Of course rules are made to be broken aren't they? Well no not really. However if someone's life is in danger, you can break the rules of Shabbat. And of course some allowances have to be made for people who are disabled or need to rely on things like mobility scooters or stair lifts or other such devices that help them get around. After all, you have to decide if it is better that they should not be able to get to Temple to pray and so be cut of from the community or if they should be allowed to use these miracles of modern convenience that give them their freedom and at least get to spend the day praying and celebrating with their families as they should. And of course, where there is a problem there is an entrepreneur. Special Shabbat module mobility scooters and other mobility aids have been developed especially for this sort thing

Anyone who isn't Jewish will immediately ask, how do you cook on the Sabbath then? Well, one of the most traditional recipes for Shabbat is cholent which is similar to a casserole or a stew and is slow cooked and made on Friday and kept warm in the oven overnight. Cholent makes an excellent dish because it is filling and delicious and meat based versions render the meat tender and succulent, which kind of fits in with the idea of "leisure" that is inherent in the Shabbat celebrations. Of course this doesn't fully answer the question of how to keep it warm - well the preparations for Shabbat includes many things - like taking the bulb out of the refrigerator and setting timers for appliances and lightbulbs (of course, some people think even using a lightbulb on the Shabbat even if it is on a timer is a no-no). So, for cooking - well we cannot light fire on the Sabbath, but we can light it before the Sabbath begins. In fact the marking of the start of the Sabbath is the lighting of two candles by the women of the house. So, we can light a gas flame or turn on an oven before the sabbath begins and leave it on. Of course, the use of an oven with a thermostat should not happen because opening the oven door would cause the temperature to drop and the thermostat to cause the flame or element to heat up more. It is also necessary to cover the source of heat with something and we usually use a thin piece of aluminium to do so. We also cover the control knobs for the burners so we cannot accidentally change or control the flame on the Sabbath. So basically we set a low flame and cover the stove top. The whole piece of aluminium (or blech) will warm up even if we only leave one burner on and any food we put on top will continue to slow cook. So stews are perfect for Sabbath meals and some even say it is a mitzvah to eat hot meals on the sabbath. Of course you don't cook from scratch on the Sabbath, the preparation is the key and stews are usually two thirds ready before sundown on the Friday night. Seasoning is also added before the Sabbath begins.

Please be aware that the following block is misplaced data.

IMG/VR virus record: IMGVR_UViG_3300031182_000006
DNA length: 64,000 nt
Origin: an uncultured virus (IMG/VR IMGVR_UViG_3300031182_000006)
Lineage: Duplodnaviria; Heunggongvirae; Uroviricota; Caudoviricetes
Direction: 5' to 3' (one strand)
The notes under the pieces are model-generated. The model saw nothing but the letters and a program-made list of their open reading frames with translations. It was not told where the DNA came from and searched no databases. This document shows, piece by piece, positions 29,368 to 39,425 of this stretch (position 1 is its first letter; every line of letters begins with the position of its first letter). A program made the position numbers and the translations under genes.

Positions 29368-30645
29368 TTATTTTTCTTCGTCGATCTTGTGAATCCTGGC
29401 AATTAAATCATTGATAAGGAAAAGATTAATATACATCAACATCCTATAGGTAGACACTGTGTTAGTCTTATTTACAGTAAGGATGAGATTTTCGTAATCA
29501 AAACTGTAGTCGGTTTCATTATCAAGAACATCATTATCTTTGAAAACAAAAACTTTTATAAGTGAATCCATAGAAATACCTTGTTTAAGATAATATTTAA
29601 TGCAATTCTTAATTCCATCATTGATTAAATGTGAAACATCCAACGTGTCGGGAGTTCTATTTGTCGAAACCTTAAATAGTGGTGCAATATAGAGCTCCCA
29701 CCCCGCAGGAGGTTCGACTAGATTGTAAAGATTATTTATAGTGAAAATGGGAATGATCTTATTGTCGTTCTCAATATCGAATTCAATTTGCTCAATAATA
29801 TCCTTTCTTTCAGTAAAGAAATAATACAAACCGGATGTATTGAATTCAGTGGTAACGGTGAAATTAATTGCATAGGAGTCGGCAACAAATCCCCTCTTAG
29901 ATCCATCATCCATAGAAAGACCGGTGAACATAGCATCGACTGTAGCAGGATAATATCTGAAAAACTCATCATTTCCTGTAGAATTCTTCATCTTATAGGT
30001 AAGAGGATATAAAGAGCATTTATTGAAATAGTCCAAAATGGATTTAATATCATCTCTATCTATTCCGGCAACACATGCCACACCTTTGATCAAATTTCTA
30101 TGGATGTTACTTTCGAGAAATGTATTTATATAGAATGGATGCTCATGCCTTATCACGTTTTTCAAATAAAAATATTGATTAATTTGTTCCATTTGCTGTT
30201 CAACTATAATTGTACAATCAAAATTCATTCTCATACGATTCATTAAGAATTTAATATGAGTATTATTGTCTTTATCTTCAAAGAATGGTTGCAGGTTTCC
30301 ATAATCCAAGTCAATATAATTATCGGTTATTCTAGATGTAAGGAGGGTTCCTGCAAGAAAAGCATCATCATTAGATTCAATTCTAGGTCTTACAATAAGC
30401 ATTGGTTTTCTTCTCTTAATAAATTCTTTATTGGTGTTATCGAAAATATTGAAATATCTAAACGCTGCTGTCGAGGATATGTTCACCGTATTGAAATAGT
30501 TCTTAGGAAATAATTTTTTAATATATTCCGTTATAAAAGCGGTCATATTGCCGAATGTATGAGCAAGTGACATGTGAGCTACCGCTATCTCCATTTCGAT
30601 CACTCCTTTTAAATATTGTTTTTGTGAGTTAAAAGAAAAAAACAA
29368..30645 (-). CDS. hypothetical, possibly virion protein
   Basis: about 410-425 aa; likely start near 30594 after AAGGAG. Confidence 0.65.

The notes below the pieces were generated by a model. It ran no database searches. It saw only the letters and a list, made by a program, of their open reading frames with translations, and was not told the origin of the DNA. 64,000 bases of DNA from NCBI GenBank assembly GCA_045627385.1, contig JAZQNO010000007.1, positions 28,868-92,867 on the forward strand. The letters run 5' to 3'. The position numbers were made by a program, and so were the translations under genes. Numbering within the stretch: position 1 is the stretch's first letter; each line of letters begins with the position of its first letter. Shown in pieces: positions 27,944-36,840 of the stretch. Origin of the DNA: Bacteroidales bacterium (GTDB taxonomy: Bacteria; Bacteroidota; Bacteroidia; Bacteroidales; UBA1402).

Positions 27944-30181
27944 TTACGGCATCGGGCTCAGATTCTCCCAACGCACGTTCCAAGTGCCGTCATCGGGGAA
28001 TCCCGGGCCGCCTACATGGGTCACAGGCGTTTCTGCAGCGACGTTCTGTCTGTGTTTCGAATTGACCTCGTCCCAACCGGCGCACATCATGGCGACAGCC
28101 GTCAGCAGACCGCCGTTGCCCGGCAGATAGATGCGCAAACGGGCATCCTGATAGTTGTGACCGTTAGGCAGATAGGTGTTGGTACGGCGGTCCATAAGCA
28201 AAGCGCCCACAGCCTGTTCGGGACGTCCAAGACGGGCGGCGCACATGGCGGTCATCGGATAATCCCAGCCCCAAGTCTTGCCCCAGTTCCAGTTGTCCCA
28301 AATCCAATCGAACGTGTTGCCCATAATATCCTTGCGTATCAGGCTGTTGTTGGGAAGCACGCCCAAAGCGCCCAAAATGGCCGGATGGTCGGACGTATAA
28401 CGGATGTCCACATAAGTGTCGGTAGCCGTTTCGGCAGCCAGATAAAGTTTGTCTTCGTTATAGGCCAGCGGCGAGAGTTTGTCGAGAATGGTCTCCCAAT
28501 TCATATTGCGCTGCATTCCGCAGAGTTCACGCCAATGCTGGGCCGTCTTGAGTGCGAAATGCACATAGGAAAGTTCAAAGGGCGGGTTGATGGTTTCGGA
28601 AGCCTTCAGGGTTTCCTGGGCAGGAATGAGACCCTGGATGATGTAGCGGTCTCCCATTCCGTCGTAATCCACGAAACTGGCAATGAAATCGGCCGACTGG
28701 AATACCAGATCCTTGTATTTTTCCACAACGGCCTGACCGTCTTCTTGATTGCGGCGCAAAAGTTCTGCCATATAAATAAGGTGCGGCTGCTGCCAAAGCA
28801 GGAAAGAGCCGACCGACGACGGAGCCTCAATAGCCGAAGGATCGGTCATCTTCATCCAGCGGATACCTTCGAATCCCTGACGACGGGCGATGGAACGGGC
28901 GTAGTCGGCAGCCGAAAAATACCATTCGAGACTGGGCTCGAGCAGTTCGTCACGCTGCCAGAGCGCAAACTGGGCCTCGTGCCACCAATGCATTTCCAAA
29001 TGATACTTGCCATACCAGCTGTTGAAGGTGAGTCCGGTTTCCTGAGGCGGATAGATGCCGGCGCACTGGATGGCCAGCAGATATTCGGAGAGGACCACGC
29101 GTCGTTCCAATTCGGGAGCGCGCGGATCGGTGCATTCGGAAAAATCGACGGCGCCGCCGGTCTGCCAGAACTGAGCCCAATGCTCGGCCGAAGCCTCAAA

Wow...that was something eh? Anyway Shabbat comes to a close after sunset on Saturday night when 3 stars are visible. The end of the Sabbath is always a touch poignant for me. As the day of rest ends and you know tomorrow people will once again be embroiled in their worldly affairs. Still I hope you had a small insight into Shabbat from my article.
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Comments

Feb 16, 2010 9:26pm
mommymommymommy
Very well written and informative!
Feb 20, 2010 2:46pm
cheesemakers
thanks! glad you enjoyed reading it.
Apr 6, 2010 3:45am
himindoors
Thanks for the article - always wondered about how you ate hot meals in the winter.